Originally posted on Fox Sports Florida  |  Last updated 12/6/11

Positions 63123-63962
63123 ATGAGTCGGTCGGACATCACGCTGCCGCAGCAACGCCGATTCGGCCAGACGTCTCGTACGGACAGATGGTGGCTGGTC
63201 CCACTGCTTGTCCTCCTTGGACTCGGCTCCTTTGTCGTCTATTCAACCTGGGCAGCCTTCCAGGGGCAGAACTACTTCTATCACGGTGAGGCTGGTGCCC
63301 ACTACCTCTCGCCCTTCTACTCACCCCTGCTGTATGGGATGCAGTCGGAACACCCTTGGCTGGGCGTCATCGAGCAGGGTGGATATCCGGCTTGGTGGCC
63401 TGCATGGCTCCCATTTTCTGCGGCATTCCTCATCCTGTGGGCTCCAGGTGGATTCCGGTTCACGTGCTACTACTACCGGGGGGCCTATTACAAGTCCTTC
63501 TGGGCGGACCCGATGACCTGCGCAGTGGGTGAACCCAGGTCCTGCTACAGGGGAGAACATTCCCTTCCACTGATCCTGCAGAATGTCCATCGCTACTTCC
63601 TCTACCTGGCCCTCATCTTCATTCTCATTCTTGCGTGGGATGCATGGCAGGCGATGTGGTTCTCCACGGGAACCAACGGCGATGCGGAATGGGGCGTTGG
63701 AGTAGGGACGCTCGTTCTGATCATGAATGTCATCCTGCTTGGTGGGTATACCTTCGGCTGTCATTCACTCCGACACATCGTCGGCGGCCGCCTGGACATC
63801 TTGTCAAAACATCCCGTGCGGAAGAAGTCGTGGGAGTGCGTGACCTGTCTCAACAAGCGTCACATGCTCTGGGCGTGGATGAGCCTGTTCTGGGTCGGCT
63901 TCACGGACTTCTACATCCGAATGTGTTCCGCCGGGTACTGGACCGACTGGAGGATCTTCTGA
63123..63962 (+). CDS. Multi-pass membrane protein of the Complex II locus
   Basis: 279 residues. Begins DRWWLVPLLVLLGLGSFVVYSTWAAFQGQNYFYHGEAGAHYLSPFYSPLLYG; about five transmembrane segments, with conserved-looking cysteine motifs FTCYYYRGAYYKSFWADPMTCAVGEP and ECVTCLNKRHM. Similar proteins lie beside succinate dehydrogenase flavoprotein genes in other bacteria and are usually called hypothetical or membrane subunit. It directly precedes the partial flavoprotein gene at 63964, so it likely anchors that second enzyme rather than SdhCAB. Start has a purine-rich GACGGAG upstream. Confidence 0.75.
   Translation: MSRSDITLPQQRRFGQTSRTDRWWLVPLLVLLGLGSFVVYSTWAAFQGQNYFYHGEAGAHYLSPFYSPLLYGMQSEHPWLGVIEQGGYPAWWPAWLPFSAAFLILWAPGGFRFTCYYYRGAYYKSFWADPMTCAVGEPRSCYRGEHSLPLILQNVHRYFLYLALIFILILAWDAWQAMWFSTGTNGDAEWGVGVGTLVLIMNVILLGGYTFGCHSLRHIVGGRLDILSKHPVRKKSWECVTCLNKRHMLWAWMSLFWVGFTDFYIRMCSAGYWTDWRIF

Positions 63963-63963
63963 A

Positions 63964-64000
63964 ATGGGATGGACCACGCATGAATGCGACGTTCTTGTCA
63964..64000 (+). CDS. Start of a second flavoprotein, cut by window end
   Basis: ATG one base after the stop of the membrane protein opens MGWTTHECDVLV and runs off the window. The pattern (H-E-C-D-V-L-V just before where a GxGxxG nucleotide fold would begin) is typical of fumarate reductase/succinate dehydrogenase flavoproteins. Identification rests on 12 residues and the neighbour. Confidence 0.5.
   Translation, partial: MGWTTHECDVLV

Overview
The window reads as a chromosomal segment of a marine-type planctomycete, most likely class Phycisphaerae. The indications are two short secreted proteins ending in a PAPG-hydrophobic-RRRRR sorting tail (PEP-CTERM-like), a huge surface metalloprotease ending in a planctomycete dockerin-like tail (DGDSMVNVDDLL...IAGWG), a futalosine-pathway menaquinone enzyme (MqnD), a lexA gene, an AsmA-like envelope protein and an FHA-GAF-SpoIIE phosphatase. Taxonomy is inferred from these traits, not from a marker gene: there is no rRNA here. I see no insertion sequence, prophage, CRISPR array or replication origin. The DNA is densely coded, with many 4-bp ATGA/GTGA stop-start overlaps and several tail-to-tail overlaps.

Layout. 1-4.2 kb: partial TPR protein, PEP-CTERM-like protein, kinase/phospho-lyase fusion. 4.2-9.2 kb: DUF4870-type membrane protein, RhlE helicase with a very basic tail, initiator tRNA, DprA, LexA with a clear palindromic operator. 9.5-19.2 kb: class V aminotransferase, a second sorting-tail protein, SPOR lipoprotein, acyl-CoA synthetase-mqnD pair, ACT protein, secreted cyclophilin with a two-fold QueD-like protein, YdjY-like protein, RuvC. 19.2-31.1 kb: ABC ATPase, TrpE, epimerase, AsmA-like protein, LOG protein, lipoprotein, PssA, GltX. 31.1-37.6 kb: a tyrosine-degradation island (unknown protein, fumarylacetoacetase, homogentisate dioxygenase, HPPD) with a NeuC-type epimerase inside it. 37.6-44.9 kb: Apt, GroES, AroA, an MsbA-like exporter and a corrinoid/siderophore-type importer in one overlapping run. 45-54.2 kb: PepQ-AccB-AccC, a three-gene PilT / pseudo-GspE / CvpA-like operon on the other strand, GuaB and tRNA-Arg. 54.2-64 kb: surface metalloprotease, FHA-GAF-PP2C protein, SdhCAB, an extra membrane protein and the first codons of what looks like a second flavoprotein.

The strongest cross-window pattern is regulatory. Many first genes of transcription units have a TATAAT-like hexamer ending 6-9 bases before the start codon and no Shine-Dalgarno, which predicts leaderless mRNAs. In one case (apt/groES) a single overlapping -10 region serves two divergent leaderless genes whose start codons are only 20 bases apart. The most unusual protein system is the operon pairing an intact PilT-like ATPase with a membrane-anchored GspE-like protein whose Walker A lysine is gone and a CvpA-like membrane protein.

MIAMI Addressing the media during the NBA Finals last spring at AmericanAirlines Arena, NBA commissioner David Stern couldn't guarantee the Miami Heat would be able to keep its three superstars intact under a hard salary cap. Flash forward half a year. A five-month lockout is finally over. There will not be hard salary cap. And a new collective bargaining agreement is about to be ratified that at least should benefit the Heat for the short term. It remains to be seen what will happen with LeBron James, Dwyane Wade, Chris Bosh and the rest of the gang when a much more punitive luxury tax is put in place in 2013-14. And it's true Miami, when it gets deep into luxury-tax territory, only will be allowed to use a 3 million, rather than a 5 million mid-level exception. But the new CBA does give the Heat an amnesty clause to help prepare for the future, one that Miami could use this month on Mike Miller to save on future tax payments. And how does the new agreement really help the Heat for at least the next two seasons and perhaps beyond? Less competition. "I think in a way (the new CBA) can benefit them because it now makes it much more difficult for the next super team to be formed because the luxury tax is so punitive," said Gabe Feldman, an associate professor and director of the sports law program at Tulane Law School who followed the NBA lockout closely. "So down the road it makes it virtually impossible for a team to replicate what the Heat did." The Heat, which lost the Finals last spring 4-2 to Dallas, already has its Big Three in place. James, Wade and Bosh this season will combine to make 47.6 million and next season will combine for salaries of 50.1 million. The real hit won't come until 2013-14, when the NBA's luxury-tax rules change and the Big Three will then combine to make 56.7 million. But Heat officials have a few years to figure out what they might do then. And, while they have their stars now in place, other teams might be scared off by doing something similar due to tax implications. While teams now incur a dollar-for-dollar luxury tax, teams in 2013-14 will begin by paying 1.50 on each dollar. Then the tax will increase with each 5 million additionally that a team goes over the luxury-tax threshold. After 1.50, the tax will move in increments to 1.75, 2.50, 3.25, 3.75 and 4.25 per dollar. And teams that are taxpayers for four out of five seasons can add another dollar on top of that. Those penalties will make many more teams think twice about loading up on superstars with huge contracts. As for what the Heat might do when a big tax bill becomes due in 2013-14 remains to be seen. But NBA TV analyst Dennis Scott believes he knows. "He'll pay it because he has it," Scott, an NBA guard from 1990-2000, said about Miami owner Micky Arison. "Just as Dr. (Jerry) Buss (the Lakers' owner) and Mark Cuban (the Mavericks' owner) will do, because they have it. Small-market teams want to do it too but they can't because they don't have it." The Lakers don't seem overly wary of the new tax system as they are making pushes to acquire stars Dwight Howard of Orlando and Chris Paul of New Orleans. New York, also looking at Howard and Paul, is another on the short list of teams seemingly willing to continue to spend very big. The NBA wanted to level the playing field in its new CBA between big- and small-market teams, and it will help having a much more robust revenue-sharing plan that could result in small-market teams tripling their revenue. However, a team with less riches that might want to go for a short period deep into the luxury tax to keep a core of players together might really be deterred in the future from doing that. And less spending by others could mean less competition for the Heat. Of course, if Arison is really willing to write huge luxury-tax checks in the future, he better hope members of The Big Three, whose contracts run through 2015-16, continue to live up to expectations and stay healthy. Because any pieces added to the team could end up being quite expensive. "If the tax level goes to 2 for every dollar and you're going to add a player that costs you 5 million, that is an actual 15 million for that player," said Russ Granik, the NBA's deputy commissioner who negotiated collective bargaining agreements in 1999 and 2005 before leaving that post in 2006. "There's a point in which it becomes much more difficult. But it's still available. You can keep doing it (adding players), but it's going to cost you more." But if Stern and NBA owners had gotten their original desire of establishing a hard cap, the Heat wouldn't even have had the option to continue to pay and pay. "I think it's good news for a team like Miami because they don't necessarily have to break up their squad," said Granik, now vice chairman of Galatioto Sports, which advises on the buying and selling and sports teams. "If it was a hard cap, it would have been almost impossible to keep all three of (The Big Three)." For now, Big Three members don't plan on going anywhere. Bosh is excited the team at least now appears ready to add some more supporting actors. "I think it looks good for us," Bosh said of the new CBA, which will be 10 years in length, with either the owners or the players union able to opt out after six. "The structure is good. It allows us to go out there and sign free agents, keep our nucleus together and we can continue to build." Of course, there are some limitations. Teams more than 4 million over the luxury-tax line will get a 3 million mid-level exception rather than a 5 million one. And that high-spending team also wouldn't get the 1.9 million bi-annual exception. The Heat are committed now to about 67 million in salaries this season when considering eight players on the roster, rookie Norris Cole and some since-waived players owed money. With the luxury tax expected to be around 70 million and the roster minimum 13 players, Miami almost assuredly would have to use the amnesty clause on Miller, who is due 24 million over the next four years, to have the 5 million and 1.9 million exceptions. The Heat still would be responsible for Miller's salary but it wouldn't count against the salary cap. The deadline to make a decision on Miller is shortly before the Dec. 25 regular-season opener. If Heat officials decide to hang on to him, they still could amnesty him, or any other player with an existing contract, in a future year. One thinks the Heat will look to sign players in free agency to deals of not more than two years in order to position the team better for when the more punitive luxury tax starts in 2013-14. Contracts for James, Wade and Bosh will continue to increase until the three are due a staggering combined total of 60.2 million in the final year of 2015-16. How might the new tax affect one of those players? Using the example of a player making 20 million (around what each of Big Three will make annually in the final seasons on their deals), if all that money was in excess of the tax threshold, that would be the equivalent of paying that player 65 million. That's 20 million plus 45 million in tax (7.5 million on the first 5 million over, 8.75 million for the second 5 million over, 12.5 million on the third 5 million over and 16.25 million for the fourth 5 million over). It could get ugly for Heat finances in two years. Until then, though, there figures to be less competition from other teams beefing up due to the supertax looming. And there definitely will be less competition from big spenders if Arison is willing in 2013-14 and beyond to write huge tax checks. Chris Tomasson can be reached at christomasson@hotmail.com or on Twitter @christomasson.